Wyoming farmers and ranchers hoping for a drought-busting winter may be disappointed again, but the southwest part of the state could see some relief, the National Oceanic and Atmospheric Administration reports.
The southeast part of the state will continue to be impacted by the drought-inducing effects of La Niña while the rest of the Cowboy State will likely see no change in what’s become a yearslong dry spell, according to the NOAA.
Not A Sure Thing
Don Day, a Wyoming meteorologist and Cowboy State Daily contributor, said he takes NOAA seasonal outlooks with a grain of salt.
“I don’t pay much attention to NOAA’s long-range outlooks because most of the time, I disagree,” Day said.
La Niña is a climate phenomenon in which sea surface temperatures on the Pacific Ocean are lower by about several degrees fahrenheit. It’s opposite — the pattern with warmer temperatures — is El Niño. The phenomenon typically lasts longer than five months.
This will be the third year that La Niña has dried out the United States with more than half the country experiencing drought conditions.
Day said the influence of La Niña tends to be underplayed too much.
“The tendency for strong La Niñas that cause drought is there. They just cause a lot more problems for this part of the world, but people tend to be more focused on El Niños because El Niño really has a huge impact on California,” Day said.
So while La Niña is influencing the weather in Wyoming, Day said it’s likely to lose steam in 2023.
“The second half of the winter, as it fades away, the long-range forecast becomes a little bit more of a wildcard,” Day explained.
Seasonal forecasts are much easier if there are strong signals of a La Niña or El Niño weather pattern.
“Your confidence goes up because historically, we have recognized patterns that tend to be associated with those,” Day said.
Matt Dewey, meteorologist with the National Weather Service office in Cheyenne, agreed, saying that precipitation into next year could go either way.
“The real big signal, especially for our area, is increased winds with La Niña,” Dewey said.
The NOAA outlook forecasts a 33% to 40% chance that the Big Horn Basin region may see some higher-than-average precipitation this winter.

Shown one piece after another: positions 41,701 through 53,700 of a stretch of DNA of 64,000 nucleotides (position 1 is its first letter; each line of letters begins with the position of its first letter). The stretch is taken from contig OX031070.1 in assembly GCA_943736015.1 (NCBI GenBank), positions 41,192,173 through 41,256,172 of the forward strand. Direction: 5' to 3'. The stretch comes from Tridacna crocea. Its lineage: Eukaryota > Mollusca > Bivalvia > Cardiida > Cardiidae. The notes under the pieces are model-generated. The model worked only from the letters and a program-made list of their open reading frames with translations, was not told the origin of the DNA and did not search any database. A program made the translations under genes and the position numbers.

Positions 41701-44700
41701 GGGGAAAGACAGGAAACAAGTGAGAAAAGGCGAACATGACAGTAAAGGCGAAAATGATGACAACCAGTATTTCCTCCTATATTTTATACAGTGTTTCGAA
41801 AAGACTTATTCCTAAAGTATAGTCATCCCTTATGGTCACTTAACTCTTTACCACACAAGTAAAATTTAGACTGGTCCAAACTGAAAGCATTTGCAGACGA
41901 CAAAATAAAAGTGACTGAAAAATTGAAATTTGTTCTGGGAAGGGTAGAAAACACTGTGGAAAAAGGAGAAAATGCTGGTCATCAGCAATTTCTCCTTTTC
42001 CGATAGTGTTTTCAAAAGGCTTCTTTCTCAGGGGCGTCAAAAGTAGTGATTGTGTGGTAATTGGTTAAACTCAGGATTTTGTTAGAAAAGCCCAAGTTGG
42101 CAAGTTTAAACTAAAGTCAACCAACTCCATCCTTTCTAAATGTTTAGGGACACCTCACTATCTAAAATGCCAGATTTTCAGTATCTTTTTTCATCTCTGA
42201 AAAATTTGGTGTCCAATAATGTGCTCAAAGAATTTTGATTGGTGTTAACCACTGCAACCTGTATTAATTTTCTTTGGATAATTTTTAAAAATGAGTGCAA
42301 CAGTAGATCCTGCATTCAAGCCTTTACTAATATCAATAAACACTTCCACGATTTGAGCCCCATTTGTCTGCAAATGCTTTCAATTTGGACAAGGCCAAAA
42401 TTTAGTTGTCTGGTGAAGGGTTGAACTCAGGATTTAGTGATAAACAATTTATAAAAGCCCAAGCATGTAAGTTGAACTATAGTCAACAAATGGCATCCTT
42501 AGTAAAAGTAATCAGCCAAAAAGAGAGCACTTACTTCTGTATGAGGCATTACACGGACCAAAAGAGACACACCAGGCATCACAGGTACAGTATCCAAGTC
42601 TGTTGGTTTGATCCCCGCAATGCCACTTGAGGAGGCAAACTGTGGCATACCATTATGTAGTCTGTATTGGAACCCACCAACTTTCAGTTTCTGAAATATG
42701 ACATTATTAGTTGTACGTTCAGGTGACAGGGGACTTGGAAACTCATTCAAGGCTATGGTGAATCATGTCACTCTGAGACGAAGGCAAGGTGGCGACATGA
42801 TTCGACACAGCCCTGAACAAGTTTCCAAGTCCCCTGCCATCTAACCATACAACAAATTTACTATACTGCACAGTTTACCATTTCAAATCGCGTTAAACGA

The outlook doesn’t include snowpack. Snow forecasts, according to NOAA, are generally not predictable more than a week in advance.
Day explained that since the influence of La Niña will likely diminish next year, the state may see a better snowpack, which is key to lowering the state’s drought levels. Without precipitation early in the year it’s hard to catch up.
“When La Niña is around, it’s just not good news for everything. So it is really good news that it’s going to be going away. It’s a much more positive outlook with it going away for the spring season especially,” Day said.
Tough all over
Drought over the past couple of years has wreaked havoc on the state’s agriculture industry. The lack of moisture has made hay yields low, and as a result ranchers have had to pay much higher premiums to feed their cattle. Many ranchers have had to sell off parts of their herds because they won’t be able to feed them.
In spring 2021, 28% of the state was in severe drought conditions. At the time, parts of the state — such as Campbell County, where almost all the county was in severe drought conditions — had it much worse.
According to the U.S. drought monitor, much of Park and Sheridan counties now aren’t experiencing drought. Big Horn is the only county in the state that isn’t experience abnormally dry conditions or drought.
Most of Laramie County and the southern half of Goshen County are in extreme drought conditions.